Courts need mental history: MD
"I think before you hand somebody a sentence you should know that the person is not going to be broken by the sentence," said Dr. Isaac Sakinofsky.
The professor emeritus of psychiatry at the University of Toronto testified at an inquest into the August, 2001, death of Kimberly Rogers, 40.
The statement prompted an immediate objection from Brian Whitehead, representing the Ontario Ministry of Public Safety and Security.
Whitehead argued that Sakinofsky's views on the criminal justice system were outside his area of expertise.
But coroner David Eden noted there's reason to believe that Rogers' sentence may have had a role in her death. He ruled that Sakinofsky is qualified to give opinions relating to the prevention of suicide.
Meanwhile, in Toronto yesterday, a Divisional Court challenge to an earlier Eden ruling was adjourned until tomorrow when it will be heard by a three-justice panel.
A coalition of public interest groups headed by the Canadian Association of Elizabeth Fry Societies is seeking a judicial review of a ruling that testimony about systemic discrimination against women and against people on social assistance will not be allowed.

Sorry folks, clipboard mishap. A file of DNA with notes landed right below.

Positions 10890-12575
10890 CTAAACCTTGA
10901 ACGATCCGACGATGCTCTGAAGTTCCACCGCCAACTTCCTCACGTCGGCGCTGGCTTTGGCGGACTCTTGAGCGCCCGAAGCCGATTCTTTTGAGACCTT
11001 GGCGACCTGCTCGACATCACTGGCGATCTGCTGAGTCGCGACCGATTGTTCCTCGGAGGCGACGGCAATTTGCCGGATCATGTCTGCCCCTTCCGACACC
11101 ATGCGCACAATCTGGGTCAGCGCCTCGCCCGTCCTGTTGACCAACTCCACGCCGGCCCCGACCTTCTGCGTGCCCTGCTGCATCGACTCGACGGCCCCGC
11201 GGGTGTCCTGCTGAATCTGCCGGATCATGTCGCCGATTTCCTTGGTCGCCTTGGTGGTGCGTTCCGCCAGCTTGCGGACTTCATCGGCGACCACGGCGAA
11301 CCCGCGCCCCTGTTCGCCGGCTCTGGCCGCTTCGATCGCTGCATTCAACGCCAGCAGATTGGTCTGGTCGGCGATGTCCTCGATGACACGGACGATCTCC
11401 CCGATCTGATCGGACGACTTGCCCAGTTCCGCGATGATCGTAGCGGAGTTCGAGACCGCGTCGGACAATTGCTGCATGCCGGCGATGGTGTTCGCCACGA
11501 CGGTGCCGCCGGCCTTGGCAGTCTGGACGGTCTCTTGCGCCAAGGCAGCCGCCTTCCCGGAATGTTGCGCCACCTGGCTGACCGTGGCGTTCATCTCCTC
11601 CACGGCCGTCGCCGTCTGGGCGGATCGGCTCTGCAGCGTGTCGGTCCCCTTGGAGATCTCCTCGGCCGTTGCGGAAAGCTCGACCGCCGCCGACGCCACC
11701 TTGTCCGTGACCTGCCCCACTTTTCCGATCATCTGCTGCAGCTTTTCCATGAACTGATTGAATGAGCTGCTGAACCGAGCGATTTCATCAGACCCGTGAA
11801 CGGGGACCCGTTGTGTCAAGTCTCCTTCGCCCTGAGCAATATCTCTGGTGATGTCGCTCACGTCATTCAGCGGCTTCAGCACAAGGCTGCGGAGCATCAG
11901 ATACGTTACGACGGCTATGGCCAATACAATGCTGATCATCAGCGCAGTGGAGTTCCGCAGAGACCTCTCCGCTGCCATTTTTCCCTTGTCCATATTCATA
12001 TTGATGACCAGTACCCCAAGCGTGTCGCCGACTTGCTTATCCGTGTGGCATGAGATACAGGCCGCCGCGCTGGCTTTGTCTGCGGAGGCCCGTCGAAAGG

Rogers was eight months pregnant when she was found dead from an anti-depressant overdose while serving a six-month house-arrest sentence for welfare fraud.
Sakinofsky told the jury he believes Rogers intentionally took a large quantity of the amitryptilene tablets that had been in the empty pill bottle beside her bed. The bottle would have contained 2 to 2 1/2 times the lethal dose for someone of her weight, he said.
An autopsy couldn't determine the exact quantity taken but "in my view ... she took it deliberately to harm herself and she possibly took it to die."
Sakinofsky detailed a study showing 80 per cent of people who commit a suicidal act do not want to die.
They're doing it as a coping mechanism, he said, or to escape temporarily from intolerable stress.
Another study revealed that 90 per cent of those who do kill themselves have been diagnosed with a psychiatric problem.
He said Rogers, who suffered from anxiety and a substance disorder she was prone to misusing prescription drugs was a prime candidate for suicide.
He told the jury the court could have looked at the risk factors as well as the positive aspects of her life that she had obtained a college diploma and been highly praised for her student placement work with disabled children.
"There's a shortage in our society of people who want to work with handicapped children," he said.
He suggested a more "merciful" penalty to "enable her to have a future and not succumb" might have resulted from better information.
Sakinofsky said pharmaceutical records indicate Rogers started stockpiling large quantities of amitryptilene after she was convicted and sentenced to six months house arrest, triggering an automatic suspension from welfare.
She was reinstated a month later pending an appeal.
"She's stockpiling it because she thinks she may want to take her life and she wants to have the means to do so," he said.
He speculated that triggers for suicide could have been the adverse effect of a criminal record on the social-work career she had planned, or the loss of dignity she experienced when cut off from support.
Sakinofsky continues his testimony today.
With files from Jim Wilkes